The UH Environmental Study detected a single phthalate, bis(2-ethylhexl)phthalate, in a seawater sample collected from the Wai'anae WWT stratum. The concentration detected was well below the screening levels for this constituent for ecological receptors. A di-n-butyl phthalate detection occurred in a biological sample. The di-n-butyl phthalate was detected in a duplicate sample, but it was not detected in the corresponding primary sample. There were no other phthalates or pyrene detections in any of the seawater or biological samples.
Several energetic compounds were detected in biota samples collected from Ordnance Reef (HI 06): 2,4-DNT, HMX (octahydro-1,3,5,7-tetranitro-1,3,5,7-tetrazocine), 2-NT (2-nitrotoluene), 4-NT (4-nitrotoluene), RDX (hexahydro-1,3,5-trinitro-1,3,5-triazine), tetryl and 1,3,5-TNB (1,3,5-trinitrobenzene). Detections occurred primarily in fish samples, although one octopus and one crab also contained at least one energetic compound. These data were carefully considered in both the human health risk assessment and the ecological risk assessment.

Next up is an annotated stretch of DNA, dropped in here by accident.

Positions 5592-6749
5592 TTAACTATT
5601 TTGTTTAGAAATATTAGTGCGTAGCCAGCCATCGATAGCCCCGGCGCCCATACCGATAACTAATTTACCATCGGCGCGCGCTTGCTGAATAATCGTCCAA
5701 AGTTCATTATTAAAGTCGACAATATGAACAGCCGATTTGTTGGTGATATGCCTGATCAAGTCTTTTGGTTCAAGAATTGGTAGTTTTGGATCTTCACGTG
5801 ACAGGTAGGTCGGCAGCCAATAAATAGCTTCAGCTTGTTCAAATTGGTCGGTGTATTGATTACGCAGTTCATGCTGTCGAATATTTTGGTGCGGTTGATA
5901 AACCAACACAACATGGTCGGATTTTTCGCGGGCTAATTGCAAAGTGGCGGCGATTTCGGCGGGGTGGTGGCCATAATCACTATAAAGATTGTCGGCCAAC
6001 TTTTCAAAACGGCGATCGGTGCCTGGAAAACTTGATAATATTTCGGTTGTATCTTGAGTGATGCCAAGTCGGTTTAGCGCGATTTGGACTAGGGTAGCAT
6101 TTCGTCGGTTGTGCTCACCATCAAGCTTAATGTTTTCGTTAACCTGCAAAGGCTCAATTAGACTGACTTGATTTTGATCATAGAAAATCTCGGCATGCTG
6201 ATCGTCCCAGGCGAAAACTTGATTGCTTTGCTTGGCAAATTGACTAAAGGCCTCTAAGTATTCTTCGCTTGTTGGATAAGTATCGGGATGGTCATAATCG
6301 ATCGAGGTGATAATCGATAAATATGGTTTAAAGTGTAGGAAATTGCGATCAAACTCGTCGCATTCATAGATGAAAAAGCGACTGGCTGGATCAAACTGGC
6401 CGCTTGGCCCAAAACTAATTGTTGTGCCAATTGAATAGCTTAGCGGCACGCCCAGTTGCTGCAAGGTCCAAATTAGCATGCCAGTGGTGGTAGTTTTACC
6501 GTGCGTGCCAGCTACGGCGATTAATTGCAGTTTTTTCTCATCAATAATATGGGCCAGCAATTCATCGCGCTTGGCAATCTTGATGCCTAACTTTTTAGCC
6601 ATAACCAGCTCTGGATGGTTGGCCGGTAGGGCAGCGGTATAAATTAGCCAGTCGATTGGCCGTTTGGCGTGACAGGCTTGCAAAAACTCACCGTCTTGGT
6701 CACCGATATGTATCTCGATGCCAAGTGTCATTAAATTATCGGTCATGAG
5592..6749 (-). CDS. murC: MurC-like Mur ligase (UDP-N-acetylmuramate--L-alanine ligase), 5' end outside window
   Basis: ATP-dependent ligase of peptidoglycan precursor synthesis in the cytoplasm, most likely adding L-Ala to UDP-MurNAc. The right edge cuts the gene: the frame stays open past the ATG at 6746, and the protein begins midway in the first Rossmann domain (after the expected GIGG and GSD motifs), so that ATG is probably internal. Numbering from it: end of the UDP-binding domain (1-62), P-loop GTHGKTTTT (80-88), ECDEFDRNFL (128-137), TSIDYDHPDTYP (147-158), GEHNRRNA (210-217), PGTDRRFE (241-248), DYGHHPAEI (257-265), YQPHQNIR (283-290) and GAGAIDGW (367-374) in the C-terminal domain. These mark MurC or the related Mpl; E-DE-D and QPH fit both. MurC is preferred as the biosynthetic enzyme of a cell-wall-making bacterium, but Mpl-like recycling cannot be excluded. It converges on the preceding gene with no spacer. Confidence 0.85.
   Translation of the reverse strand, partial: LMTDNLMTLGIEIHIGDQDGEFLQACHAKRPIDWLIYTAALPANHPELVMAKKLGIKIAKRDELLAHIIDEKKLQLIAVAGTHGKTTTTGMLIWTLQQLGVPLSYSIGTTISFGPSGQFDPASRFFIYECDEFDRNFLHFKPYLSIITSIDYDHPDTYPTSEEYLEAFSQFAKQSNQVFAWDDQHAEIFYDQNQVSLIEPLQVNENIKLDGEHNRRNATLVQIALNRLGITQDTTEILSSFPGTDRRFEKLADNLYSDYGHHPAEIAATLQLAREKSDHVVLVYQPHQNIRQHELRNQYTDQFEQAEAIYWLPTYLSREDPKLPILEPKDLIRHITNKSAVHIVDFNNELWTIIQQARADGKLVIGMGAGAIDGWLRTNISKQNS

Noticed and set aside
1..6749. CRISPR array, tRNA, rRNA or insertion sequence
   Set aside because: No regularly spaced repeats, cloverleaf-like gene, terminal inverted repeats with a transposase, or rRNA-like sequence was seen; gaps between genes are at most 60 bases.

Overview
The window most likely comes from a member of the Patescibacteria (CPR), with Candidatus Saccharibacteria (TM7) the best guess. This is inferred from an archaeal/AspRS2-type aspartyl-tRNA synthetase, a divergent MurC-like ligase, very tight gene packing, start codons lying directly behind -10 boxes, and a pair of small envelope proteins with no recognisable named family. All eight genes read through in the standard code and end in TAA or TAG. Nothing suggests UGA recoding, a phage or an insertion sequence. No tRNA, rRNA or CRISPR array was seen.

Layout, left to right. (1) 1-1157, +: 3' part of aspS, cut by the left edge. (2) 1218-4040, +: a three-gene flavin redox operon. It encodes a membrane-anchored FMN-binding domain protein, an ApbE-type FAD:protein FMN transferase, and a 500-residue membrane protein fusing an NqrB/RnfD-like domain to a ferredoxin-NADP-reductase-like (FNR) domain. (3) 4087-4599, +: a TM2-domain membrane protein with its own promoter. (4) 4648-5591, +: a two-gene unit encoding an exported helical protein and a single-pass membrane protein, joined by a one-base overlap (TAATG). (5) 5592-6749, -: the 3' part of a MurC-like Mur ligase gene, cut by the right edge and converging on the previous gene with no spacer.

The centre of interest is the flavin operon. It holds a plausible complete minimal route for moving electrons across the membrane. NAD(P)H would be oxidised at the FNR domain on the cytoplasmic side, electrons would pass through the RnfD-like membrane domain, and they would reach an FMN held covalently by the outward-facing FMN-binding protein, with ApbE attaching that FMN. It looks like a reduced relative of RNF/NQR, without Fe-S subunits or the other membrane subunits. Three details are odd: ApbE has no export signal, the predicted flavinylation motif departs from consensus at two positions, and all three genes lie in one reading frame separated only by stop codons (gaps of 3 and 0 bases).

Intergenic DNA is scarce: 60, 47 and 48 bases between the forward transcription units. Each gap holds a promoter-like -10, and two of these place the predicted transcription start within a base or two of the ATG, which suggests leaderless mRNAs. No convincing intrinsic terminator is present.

Samples collected from the DMM stratum typically showed higher abundances of copper and lead than those collected from the other strata, while concentrations of arsenic were higher in sediments from the control (CON, or background) stratum than from other strata. Although there is community concern with respect to arsenic, this element is not abundant in conventional munitions and it was not expected that arsenic would be enriched in sediments from the DMM stratum. The finding of arsenic in sediments from the CON stratum indicates that this element is derived from land-based input through runoff. As with energetics, there was no clear and consistent correlation evident between the concentration of metals in sediment and the distance from the discarded military munitions.
In general, metals were detected at similar levels in all biological samples from each stratum. Notable exceptions to this finding were copper and zinc, which were considerably enriched in seaweed collected in the DMM stratum. Concentrations of arsenic in biological samples were remarkably similar across the various strata. Furthermore, the overwhelming majority (approximately 99%) of arsenic was present in the less toxic organic form, in crab, octopus, and fish.